Dr. Sara Nabil is an Assistant Professor of HCI at Queen’s University (Canada), and an alumna of the University of Newcastle (UK). Her research integrates interior design with interaction design, using soft sensors, fabric circuits, e-textiles and smart materials that are malleable, shape-changing and colour-changing. Her innovative techniques and digital fabrication methods facilitate the design of everyday computational objects, wearables, surfaces and spaces in calm and ubiquitous technology. Her work aims to support the living quality of marginalized groups such as refugees, people with dual-identities, and people with physical disabilities. She has carried out in-the-wild fieldwork in public spaces, design studios, galleries, museums and refugee camps, and has written on Human-Building Interaction (HBI), Interactive Architecture, and Interactive Interior Design, or what she coined as ‘Interioraction’. Her current work explores the interface between physical computing, wearables, interiors, art, and architecture. In 2016, Sara was awarded the ‘Best Design Award’ by the Great North Museum, and in 2021, she was shortlisted for the international Interactions Design Award. Sara’s interactive prototypes have been displayed at a number of exhibitions including the Carleton Community Art Exhibition (CUAG, Canada 2020), ‘Living with Adaptive Architecture’ (Lakeside Arts Gallery, UK 2018), the ‘Immersive Hive’ (Great North Museum, UK 2018), and the annual London Design Festival (2018).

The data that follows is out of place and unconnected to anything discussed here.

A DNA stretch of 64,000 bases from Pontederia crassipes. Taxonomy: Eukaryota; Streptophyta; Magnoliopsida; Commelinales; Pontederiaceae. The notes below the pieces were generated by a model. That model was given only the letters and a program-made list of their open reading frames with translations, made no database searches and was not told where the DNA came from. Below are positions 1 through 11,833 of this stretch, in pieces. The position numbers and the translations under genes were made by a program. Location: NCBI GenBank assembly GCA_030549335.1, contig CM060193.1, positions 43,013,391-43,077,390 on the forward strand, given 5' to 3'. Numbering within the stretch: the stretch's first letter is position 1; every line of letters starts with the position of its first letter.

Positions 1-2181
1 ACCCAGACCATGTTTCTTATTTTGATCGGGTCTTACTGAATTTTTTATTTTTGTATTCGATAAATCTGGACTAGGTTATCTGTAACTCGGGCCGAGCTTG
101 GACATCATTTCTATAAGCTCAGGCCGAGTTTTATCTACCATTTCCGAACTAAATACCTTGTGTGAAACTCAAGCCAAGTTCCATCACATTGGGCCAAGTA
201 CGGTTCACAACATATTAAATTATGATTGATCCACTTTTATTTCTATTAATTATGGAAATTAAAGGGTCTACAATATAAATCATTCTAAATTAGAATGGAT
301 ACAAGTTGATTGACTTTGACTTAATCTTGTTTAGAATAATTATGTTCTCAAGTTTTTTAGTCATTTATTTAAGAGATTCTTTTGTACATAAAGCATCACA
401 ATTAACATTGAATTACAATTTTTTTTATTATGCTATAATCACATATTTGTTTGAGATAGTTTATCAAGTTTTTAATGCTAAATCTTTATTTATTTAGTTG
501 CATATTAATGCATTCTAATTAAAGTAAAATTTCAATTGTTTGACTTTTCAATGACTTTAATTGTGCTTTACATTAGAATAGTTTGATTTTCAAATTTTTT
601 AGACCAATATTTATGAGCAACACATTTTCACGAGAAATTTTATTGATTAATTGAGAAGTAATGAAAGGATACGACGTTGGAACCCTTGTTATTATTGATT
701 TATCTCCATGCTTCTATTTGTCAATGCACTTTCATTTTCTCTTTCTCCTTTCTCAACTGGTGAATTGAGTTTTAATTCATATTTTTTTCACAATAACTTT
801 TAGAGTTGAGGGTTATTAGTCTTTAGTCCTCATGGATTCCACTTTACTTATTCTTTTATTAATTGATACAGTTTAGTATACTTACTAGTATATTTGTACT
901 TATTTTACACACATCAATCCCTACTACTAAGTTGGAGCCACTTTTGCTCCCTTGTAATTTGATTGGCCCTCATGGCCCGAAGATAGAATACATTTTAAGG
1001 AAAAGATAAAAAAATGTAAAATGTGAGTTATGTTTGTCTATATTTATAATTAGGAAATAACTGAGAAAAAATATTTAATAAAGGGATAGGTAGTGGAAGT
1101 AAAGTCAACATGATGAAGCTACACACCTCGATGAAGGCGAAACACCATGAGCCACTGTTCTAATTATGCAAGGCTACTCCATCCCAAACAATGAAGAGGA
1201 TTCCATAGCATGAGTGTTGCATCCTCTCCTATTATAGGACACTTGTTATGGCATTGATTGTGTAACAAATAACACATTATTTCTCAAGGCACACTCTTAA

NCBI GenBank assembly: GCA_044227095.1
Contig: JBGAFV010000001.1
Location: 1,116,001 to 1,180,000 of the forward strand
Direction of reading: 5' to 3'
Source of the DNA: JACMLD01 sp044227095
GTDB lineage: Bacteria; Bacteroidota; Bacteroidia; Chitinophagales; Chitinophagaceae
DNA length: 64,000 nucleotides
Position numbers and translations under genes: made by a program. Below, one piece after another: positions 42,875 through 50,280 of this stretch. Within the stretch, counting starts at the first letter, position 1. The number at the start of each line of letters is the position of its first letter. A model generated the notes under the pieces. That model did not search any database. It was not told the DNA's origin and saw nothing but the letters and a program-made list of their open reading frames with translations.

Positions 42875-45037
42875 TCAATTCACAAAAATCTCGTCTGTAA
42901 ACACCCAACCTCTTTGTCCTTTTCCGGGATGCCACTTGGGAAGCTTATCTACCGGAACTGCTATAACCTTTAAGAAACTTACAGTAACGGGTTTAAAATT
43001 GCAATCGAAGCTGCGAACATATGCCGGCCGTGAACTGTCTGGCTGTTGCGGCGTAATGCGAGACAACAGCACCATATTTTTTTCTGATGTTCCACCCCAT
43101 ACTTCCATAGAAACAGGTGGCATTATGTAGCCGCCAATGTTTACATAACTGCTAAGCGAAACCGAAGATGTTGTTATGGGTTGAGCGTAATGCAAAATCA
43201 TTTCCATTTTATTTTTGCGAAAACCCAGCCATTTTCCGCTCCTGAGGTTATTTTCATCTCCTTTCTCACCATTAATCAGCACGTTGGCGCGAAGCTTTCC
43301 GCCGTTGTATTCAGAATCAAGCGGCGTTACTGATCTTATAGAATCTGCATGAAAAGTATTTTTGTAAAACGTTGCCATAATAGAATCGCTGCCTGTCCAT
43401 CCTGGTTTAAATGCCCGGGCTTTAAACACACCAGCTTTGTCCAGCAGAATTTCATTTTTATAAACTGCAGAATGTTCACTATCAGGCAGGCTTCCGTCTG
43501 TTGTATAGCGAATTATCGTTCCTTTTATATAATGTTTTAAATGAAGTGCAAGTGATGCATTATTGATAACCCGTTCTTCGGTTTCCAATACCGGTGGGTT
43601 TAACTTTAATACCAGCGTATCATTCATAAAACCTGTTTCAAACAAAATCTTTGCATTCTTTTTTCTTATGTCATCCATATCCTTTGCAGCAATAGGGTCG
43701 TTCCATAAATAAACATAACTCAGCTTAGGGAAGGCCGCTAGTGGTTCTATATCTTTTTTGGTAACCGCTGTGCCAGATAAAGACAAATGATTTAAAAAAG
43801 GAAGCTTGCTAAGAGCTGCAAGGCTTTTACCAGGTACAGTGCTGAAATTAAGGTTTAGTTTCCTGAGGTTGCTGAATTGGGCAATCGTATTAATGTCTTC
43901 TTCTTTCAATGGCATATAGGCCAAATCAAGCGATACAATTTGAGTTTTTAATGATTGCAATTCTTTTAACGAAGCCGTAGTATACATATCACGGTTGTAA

Organisers

  • Dr Alexander Wiethoff is a senior lecturer at LMU Munich, long term member of the Media Architecture Institute and the Design Director of IMAGO Design GmbH in Munich, Germany. His research goal and effort is to provide humans with easier ways to interact with computers.

  • Dr Martin Tomitsch is a Professor of Interaction Design and Director of Innovation at the University of Sydney, Visiting Professor at the CAFA Beijing Visual Art Innovation Institute, and founding member of the Media Architecture Institute. His research and teaching areas include interaction design, user experience design and urban interfaces.

  • Marius Hoggenmueller is a Ph.D. candidate in the Design Lab at The University of Sydney. His work focuses on prototyping and probing urban interactions with robots and autonomous systems, thereby applying Research through Design methods and Media Architecture principles.

  • Dr Luke Hespanhol is an interaction designer, lecturer, researcher, and media artist. His research ranges from creative technologies, digital storytelling, digital placemaking, and technology-mediated social interactions, to urban robotics, media architecture and smart cities. Luke is the Program Director for the Master of Interaction Design and Electronic Arts at The University of Sydney.

  • Linda Hirsch is a 2nd year PhD student at LMU Munich. In her research, she focuses on Urban Interaction Design. Her work includes the exploration of urban materials and the development of design strategies to enrich and revive city history and art.

  • Beat Rossmy is a researcher at LMU Munich, his research focuses on tangible user interfaces and new interaction concepts and materials. His design explorations take place in various domains, such as musical interfaces or human-robot interaction, and focus on integrating reality-based design and interaction patterns into technology.

  • Dr Stewart Worrall is a robotics researcher and engineer in the Australian Centre for Field Robotics at the University of Sydney. He leads the development of several operating connected and autonomous vehicles which are licenced to drive autonomously around the university campus. His research focus is on the interactions between connected autonomous vehicles and other road users such as human driven vehicles and pedestrians in an urban environment.

Get in touch

Please don't hesitate to contact us if you have any questions about the workshop.